1. Make sure the call (unless it is purely social) has an agenda. A good agenda doesn’t just list the topics you want to discuss, but the outcomes you want to achieve. Merely discussing a topic isn’t a valid objective, making a decision is.
  2. Maximize asynchronous preparation. Documents can be shared before a call. If a proposal should be presented and discussed, the proposal itself can be shared as a Loom beforehand. For a retro, team members can collect their proposed discussion topics asynchronously beforehand, so that the call itself can be reserved for actually discussing.
  3. Document the outcomes and share them to a public medium. If it’s not clear who owns the meeting and should be documenting the outcomes, agree on it at the beginning of the call. For recurring meetings, e.g., weekly initiative or team check-ins, it can be good practice to keep a running agenda document in which then also outcomes are recorded for each of the agenda items.
  4. Consider recording the call. Especially for calls that may be relevant to people that could not attend, record the call (using Grain or Zoom’s built-in functionality) and share the recording. Please note that for Zoom cloud recording, it is best to download the recording and post it somewhere where it will persist (e.g., on Slack or Google Drive), since Zoom deletes recordings after 14 days. A recording should not replace documenting the outcomes (not everyone will have time to watch a full 30 minute discussion if all that’s relevant to them is the one decision that was made).

Communication expectations for video calls

  1. Meetings start on time and you shouldn’t wait for people.
  2. Use headphones. Ambient noise, echo, and bad audio can make the experience less than enjoyable. If you need a good headset, you can order one and expense it. If only one person is missing headphones, that’s ok, but the more folks using speakers the worse it gets.
  3. Camera on. Use your webcam, point it square at your face, and make sure you don’t have any major lighting problems. Reading faces really improves the quality of the conversation. There are exceptions to this, and don’t feel you can’t attend a call because you can’t be on video for some reason, just that it’s preferred.
  4. Default to unmuted. Background noise happens so we get it if you have to mute yourself every once in a while but try to find a quiet workspace for calls when possible. Turning on the mute creates a tiny barrier to serendipitous interruptions that can lead to creative collaboration.
  5. It feels rude in video calls to interrupt people. This is because the latency causes you to talk over the speaker for longer than during an in-person meeting. We should not be discouraged by this, the questions and context provided by interruptions are valuable. This is a situation where we have to do something counter-intuitive to make all-remote meetings work. We want everyone to contribute instead of a monologue. Just like in-person meetings, be cognizant of when, who, and how you interrupt.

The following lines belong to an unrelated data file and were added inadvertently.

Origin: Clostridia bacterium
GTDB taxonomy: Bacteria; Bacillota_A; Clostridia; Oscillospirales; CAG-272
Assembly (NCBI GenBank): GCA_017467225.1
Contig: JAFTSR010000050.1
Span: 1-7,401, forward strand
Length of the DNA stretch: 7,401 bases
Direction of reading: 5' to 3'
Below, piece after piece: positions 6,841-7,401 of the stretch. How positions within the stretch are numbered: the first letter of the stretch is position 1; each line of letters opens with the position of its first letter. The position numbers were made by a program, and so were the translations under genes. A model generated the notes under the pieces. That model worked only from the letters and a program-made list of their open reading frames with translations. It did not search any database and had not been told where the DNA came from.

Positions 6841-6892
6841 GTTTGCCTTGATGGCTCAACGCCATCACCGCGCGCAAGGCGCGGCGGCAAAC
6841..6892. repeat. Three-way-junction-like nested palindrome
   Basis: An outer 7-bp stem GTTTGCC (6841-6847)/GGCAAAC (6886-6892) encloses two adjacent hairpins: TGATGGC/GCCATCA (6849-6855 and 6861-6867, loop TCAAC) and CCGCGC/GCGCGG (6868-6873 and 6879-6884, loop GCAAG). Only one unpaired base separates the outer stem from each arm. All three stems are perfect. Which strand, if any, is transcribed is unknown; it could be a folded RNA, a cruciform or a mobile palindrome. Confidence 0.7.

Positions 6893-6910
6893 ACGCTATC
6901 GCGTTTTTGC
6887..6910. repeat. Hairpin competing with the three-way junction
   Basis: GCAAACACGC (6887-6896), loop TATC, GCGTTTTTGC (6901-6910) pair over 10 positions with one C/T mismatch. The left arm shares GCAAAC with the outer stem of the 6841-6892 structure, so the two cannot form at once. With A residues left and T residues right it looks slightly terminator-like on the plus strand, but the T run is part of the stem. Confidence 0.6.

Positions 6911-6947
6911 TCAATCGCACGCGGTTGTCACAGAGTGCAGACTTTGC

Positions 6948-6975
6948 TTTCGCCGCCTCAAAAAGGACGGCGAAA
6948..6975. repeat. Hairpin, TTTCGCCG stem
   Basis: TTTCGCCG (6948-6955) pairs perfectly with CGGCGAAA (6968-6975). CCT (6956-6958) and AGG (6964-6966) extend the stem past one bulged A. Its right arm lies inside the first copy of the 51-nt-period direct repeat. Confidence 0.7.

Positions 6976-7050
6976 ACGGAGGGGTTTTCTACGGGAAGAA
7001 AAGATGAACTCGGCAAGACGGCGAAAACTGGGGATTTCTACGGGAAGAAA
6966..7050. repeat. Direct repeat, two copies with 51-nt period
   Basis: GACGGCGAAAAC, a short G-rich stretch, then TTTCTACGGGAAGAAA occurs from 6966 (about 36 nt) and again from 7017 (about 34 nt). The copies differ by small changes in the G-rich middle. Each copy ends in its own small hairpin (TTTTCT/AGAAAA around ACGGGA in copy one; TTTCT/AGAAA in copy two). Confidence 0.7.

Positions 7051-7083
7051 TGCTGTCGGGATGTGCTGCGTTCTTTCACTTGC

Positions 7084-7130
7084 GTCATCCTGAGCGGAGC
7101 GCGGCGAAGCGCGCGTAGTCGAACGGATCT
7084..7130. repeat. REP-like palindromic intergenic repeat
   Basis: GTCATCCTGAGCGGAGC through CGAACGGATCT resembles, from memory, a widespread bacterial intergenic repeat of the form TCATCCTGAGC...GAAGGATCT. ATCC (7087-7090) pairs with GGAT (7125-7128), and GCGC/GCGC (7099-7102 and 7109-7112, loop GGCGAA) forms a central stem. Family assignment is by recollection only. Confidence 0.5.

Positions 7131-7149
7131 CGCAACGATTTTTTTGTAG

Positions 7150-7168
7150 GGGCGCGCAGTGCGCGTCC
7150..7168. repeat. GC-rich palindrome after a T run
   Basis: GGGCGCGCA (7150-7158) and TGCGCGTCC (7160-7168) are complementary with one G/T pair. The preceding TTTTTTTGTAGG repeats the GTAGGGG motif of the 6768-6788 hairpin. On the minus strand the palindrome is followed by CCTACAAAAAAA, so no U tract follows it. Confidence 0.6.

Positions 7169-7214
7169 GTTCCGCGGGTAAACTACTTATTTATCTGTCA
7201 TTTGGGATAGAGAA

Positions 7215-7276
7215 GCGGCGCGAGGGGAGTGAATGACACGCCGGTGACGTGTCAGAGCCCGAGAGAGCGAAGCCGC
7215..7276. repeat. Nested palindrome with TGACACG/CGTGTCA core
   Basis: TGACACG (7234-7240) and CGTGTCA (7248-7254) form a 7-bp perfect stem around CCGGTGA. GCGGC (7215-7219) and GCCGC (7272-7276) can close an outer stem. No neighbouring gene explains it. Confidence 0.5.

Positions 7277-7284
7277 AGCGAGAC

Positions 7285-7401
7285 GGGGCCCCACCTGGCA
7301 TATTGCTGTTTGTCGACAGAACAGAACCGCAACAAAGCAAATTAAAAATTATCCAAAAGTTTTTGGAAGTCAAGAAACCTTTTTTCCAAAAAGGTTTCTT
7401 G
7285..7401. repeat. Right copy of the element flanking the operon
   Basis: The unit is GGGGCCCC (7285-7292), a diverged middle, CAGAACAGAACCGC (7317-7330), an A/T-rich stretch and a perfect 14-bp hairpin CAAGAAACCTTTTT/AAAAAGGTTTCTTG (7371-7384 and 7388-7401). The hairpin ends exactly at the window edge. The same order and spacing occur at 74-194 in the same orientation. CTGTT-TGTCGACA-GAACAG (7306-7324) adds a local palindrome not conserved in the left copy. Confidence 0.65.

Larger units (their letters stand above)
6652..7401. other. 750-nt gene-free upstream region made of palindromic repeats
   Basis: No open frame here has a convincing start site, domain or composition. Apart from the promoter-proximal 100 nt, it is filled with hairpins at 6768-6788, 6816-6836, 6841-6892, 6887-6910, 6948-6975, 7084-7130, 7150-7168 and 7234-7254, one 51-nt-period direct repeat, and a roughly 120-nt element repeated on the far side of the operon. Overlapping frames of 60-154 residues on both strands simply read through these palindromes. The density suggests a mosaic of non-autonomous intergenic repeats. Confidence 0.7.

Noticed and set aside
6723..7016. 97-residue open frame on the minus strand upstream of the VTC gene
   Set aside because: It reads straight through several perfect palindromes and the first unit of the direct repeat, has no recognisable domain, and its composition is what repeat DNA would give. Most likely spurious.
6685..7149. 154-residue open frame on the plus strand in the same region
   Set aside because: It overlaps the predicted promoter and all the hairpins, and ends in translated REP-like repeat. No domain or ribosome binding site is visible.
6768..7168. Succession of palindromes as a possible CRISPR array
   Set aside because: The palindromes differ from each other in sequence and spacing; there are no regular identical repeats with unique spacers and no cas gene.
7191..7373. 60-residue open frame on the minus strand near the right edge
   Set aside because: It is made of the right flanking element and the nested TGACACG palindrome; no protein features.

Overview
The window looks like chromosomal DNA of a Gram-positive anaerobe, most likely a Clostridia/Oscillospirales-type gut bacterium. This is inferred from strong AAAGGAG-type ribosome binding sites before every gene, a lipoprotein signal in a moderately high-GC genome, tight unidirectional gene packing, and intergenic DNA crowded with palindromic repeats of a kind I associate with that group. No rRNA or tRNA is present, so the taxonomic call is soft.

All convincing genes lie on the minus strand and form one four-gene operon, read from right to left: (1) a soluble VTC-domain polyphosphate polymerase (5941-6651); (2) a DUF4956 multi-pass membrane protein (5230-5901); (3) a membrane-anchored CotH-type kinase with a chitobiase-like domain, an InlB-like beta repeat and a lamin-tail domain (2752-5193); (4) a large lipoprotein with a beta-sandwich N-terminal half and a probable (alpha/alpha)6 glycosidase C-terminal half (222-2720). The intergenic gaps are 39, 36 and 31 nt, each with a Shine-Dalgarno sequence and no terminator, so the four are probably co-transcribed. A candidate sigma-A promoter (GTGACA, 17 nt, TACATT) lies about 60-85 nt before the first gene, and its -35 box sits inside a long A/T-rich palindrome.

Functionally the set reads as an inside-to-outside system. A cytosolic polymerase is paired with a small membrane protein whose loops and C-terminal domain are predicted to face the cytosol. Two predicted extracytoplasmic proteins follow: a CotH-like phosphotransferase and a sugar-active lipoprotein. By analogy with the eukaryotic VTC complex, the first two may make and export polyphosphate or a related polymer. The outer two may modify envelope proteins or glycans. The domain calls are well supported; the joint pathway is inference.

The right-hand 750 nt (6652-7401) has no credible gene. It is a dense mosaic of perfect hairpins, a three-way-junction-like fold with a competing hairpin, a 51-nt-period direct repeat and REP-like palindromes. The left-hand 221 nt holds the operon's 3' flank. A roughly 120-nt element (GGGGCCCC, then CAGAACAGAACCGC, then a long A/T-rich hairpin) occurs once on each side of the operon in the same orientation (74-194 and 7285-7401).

6. Have good bandwidth — It’s your responsibility to make sure you have a stable internet connection. If you need help ensuring this in your primary work place, the company can help. If you know you are likely to encounter issues, plan to call in over voice, or move the meeting until you can participate effectively.


Loom (or other asynchronous video tools) are great if you want to broadcast information to a broader group of people in a way that feels more natural and less “polished” than a document. They can also be great for making video calls more asynchronous, if the broadcast part of the discussion is shared upfront as a Loom. They are also great for product demos or to showcase bugs and problems.

Which channel to use when

When deciding where information should live, it can sometimes be overwhelming. Here is a simple set of rules:

  1. Communications — Email, Slack, Zoom, etc.
  2. Documentation — Notion. These are things you write infrequently, but read often.
  3. Collaborative Documents — Google docs. Anything you are collaborating on with others and is a living document should live in Google docs. Possibly, on completion, it should go back to Notion.
  4. Work Items — Linear. Anything that represents a unit of work, a feature request, a scheduled thing to do or fix, needs to live in Linear. Discussion around that particular discrete issue can happen there.

That concludes this edited summary of our communication guidelines at RevenueCat. We hope that it gives you a flavor for our culture and values, and perhaps it’ll come in useful for building similar guidelines where you work.

What do you think? Do you do things differently? How do you ensure effective communication when working remotely? Join in the discussion on LinkedIn or Twitter.